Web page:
May 6, 2010

The brain's router: a cortical network model of serial processing in the primate brain

PLoS Computational Biology
Ariel ZylberbergMariano Sigman

Abstract

The human brain efficiently solves certain operations such as object recognition and categorization through a massively parallel network of dedicated processors. However, human cognition also relies on the ability to perform an arbitrarily large set of tasks by flexibly recombining different processors into a novel chain. This flexibility comes at the cost of a severe slowing down and a seriality of operations (100-500 ms per step). A limit on parallel processing is demonstrated in experimental setups such as the psychological refractory period (PRP) and the attentional blink (AB) in which the processing of an element either significantly delays (PRP) or impedes conscious access (AB) of a second, rapidly presented element. Here we present a spiking-neuron implementation of a cognitive architecture where a large number of local parallel processors assemble together to produce goal-driven behavior. The precise mapping of incoming sensory stimuli onto motor representations relies on a "router" network capable of flexibly interconnecting processors and rapidly changing its configuration from one task to another. Simulations show that, when presented with dual-task stimuli, the network exhibits parallel processing at peripheral sens...Continue Reading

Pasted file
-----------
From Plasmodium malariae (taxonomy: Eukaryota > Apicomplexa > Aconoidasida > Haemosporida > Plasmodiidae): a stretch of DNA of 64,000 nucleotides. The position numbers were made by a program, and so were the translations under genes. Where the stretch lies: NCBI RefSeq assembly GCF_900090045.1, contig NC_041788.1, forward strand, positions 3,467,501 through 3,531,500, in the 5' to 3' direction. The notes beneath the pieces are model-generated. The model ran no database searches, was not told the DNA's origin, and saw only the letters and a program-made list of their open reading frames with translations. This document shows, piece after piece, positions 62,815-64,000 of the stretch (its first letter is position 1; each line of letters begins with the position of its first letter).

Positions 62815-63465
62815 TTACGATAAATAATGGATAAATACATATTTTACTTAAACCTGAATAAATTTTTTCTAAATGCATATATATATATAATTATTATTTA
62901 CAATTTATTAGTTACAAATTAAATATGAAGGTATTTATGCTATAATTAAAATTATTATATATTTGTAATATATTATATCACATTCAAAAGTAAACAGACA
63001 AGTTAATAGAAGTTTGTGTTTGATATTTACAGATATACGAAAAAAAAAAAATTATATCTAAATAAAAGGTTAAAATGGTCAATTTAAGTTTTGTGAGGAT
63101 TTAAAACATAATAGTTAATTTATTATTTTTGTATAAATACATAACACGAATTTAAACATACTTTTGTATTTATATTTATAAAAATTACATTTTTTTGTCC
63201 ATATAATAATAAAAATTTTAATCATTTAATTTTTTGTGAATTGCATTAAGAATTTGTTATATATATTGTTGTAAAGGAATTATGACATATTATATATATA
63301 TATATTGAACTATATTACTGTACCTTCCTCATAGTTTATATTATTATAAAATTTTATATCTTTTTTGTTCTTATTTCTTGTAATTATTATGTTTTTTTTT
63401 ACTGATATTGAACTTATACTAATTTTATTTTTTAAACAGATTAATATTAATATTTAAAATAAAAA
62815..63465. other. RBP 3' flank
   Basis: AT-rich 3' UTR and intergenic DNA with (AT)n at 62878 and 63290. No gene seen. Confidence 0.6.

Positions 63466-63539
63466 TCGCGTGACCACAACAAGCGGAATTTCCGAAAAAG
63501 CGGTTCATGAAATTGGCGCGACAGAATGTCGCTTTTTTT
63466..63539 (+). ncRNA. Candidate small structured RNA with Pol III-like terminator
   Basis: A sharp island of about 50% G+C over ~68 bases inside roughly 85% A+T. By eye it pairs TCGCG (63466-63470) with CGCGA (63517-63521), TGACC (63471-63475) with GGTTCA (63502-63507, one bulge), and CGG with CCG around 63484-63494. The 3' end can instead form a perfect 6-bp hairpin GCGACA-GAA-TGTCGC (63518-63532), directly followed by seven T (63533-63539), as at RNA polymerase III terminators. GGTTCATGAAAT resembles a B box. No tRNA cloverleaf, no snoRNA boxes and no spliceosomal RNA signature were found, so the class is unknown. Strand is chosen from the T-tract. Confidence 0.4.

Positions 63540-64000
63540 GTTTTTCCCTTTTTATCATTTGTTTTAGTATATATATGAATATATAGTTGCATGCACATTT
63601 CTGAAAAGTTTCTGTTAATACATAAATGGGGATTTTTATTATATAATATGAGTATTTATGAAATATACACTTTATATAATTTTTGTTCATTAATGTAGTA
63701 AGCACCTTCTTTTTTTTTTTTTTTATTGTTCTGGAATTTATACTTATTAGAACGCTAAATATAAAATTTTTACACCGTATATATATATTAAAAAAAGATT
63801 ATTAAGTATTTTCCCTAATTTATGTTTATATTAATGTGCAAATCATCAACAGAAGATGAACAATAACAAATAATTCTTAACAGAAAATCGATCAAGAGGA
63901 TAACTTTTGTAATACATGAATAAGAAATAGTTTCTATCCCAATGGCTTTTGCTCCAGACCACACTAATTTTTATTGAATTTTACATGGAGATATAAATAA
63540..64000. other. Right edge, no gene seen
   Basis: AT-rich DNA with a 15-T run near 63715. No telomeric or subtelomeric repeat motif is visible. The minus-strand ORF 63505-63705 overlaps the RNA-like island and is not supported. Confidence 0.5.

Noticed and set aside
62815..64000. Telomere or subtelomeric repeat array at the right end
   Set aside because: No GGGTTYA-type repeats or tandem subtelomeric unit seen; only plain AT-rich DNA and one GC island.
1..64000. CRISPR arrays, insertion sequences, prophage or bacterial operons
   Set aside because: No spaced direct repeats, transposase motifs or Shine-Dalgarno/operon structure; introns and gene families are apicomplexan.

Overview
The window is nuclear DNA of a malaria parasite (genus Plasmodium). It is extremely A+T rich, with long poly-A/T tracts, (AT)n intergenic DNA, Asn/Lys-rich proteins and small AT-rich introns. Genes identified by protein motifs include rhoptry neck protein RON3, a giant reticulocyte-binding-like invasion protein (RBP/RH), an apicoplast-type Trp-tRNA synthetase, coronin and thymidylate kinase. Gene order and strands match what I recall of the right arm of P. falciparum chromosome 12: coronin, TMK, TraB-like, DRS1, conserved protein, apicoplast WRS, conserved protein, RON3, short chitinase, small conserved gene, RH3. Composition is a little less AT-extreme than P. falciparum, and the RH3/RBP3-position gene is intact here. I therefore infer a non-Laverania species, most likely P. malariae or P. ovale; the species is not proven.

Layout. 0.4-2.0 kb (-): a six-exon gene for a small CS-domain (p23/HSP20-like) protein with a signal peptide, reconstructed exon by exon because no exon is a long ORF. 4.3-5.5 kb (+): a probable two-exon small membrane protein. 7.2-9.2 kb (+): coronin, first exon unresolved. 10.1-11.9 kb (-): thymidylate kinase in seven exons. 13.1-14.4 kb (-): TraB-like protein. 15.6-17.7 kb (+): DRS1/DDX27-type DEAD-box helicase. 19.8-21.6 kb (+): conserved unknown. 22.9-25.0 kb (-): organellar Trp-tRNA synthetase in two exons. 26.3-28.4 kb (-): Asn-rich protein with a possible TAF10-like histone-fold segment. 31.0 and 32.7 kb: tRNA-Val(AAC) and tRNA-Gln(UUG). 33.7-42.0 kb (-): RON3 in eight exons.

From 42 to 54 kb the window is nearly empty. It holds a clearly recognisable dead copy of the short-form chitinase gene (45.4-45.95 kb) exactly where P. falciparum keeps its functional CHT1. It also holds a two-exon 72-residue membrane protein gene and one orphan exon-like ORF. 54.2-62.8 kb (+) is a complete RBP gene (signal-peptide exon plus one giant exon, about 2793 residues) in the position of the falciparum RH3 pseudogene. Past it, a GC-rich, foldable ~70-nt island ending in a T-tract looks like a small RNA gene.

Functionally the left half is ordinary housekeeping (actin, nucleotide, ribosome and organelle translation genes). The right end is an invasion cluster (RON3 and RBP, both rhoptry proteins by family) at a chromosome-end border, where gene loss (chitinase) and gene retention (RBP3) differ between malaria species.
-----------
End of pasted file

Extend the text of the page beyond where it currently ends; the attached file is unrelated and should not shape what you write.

• References146
  • Citations39

References

  • References146
  • Citations39

Citations

Mentioned in this Paper

Buffers
KCNK5 gene
Fluctuation
Stochastic Processes
Diagnostic Radiology Modality
Attentional Blink
Prefrontal Cortex
Reaction Time
alpha-Amino-3-hydroxy-5-methyl-4-isoxazolepropionic Acid
Psychosexual Disorders

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